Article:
Ever been annoyed when you try to admit a liver patient and the MAR requests that you perform a diagnostic tap prior to admission? Here is the data behind why we perform diagnostic paracentesis in the ED.
Bottom line: performing diagnostic paracentesis in hospitalized patients early is associated with improved mortality.
There are a few important facts to know about SBP.
Classic symptoms include: fever, abdominal pain, altered mental status, abdominal tenderness, worsening ascites and hypotension.
Only 25-40% of patients with SBP have symptoms.
About 12% of patients with cirrhosis admitted to the hospital have SBP.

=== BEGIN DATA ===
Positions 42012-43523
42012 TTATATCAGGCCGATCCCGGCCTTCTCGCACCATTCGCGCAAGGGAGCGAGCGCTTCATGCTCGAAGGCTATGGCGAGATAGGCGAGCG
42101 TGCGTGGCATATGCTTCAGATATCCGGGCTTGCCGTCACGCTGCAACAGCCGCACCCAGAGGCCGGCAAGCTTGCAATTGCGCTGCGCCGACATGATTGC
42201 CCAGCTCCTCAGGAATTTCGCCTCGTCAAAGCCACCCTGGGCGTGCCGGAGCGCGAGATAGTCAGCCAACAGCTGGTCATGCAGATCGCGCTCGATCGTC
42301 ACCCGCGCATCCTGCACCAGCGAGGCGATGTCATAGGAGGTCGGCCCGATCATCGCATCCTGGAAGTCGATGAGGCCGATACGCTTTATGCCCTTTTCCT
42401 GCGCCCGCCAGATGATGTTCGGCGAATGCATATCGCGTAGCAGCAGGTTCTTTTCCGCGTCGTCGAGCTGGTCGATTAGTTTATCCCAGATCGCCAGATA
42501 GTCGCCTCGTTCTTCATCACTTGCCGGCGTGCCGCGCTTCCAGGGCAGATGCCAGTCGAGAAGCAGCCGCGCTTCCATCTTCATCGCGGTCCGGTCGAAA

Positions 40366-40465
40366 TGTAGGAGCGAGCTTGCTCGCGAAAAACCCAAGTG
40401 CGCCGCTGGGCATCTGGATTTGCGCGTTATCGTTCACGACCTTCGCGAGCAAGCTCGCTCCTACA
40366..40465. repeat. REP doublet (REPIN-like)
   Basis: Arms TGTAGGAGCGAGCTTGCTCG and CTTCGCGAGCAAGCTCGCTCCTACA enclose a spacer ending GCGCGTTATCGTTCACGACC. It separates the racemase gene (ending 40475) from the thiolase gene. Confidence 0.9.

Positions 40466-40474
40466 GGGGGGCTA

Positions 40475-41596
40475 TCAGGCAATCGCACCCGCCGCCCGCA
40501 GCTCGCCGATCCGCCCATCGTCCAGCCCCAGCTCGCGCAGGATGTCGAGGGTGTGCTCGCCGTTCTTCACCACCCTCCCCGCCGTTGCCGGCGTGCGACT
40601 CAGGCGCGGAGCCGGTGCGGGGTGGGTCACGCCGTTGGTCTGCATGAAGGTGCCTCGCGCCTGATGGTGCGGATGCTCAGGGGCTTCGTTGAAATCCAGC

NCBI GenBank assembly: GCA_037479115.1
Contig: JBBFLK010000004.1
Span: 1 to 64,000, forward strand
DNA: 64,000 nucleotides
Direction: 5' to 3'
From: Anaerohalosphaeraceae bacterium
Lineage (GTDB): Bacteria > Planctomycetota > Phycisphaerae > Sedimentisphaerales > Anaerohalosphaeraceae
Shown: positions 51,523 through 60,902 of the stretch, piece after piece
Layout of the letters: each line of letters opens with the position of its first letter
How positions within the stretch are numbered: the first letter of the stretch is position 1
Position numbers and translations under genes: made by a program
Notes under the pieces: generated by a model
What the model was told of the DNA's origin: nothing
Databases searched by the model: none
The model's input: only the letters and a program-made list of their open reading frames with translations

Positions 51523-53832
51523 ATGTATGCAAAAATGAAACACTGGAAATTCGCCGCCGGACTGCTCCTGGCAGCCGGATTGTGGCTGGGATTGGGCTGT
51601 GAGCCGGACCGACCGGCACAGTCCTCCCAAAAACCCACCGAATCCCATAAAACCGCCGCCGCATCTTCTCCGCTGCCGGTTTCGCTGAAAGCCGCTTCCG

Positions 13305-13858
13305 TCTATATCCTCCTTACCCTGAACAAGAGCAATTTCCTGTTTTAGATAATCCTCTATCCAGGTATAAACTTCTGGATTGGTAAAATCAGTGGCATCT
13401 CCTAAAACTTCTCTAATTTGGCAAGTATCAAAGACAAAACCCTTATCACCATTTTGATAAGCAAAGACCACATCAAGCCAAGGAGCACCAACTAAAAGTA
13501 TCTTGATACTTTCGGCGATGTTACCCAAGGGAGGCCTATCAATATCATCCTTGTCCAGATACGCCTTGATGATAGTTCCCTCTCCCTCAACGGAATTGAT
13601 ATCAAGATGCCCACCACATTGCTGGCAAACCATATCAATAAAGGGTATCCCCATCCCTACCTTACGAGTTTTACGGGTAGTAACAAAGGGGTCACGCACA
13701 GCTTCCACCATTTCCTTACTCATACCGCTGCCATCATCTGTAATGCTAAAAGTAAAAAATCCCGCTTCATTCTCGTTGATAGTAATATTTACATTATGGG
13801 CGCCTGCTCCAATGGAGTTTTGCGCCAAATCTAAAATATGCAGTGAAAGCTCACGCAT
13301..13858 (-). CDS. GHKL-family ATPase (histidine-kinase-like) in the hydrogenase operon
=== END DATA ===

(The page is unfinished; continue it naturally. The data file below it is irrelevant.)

Mortality from SBP is about 40%.
Diagnostic tap is associated with lower in-hospital mortality: A review of 17,711 patients with cirrhosis and ascites who were admitted to the hospital with a primary diagnosis of ascites or encephalopathy showed that 61% had diagnostic tap and those with diagnostic tap had a lower in-hospital mortality rate than those who did not undergo paracentesis (6.5 versus 8.5 percent; adjusted odds ratio 0.55, 95% CI 0.41-0.74).
How to do a diagnostic paracentesis? Check out Jackie’s post: https://sinaiem.org/paracentesis-checklist/
Want to read more?
Chinnock B, et al. Clinical impression and ascites appearance do not rule out bacterial peritonitis. Emerg Med. 2013 May;44(5):903-9. Epub 2013 Mar 7.
Orman ES, et al. Paracentesis is associated with reduced mortality in patients hospitalized with cirrhosis and ascites. Clin Gastroenterol Hepatol. 2014;12(3):496. Epub 2013 Aug 24.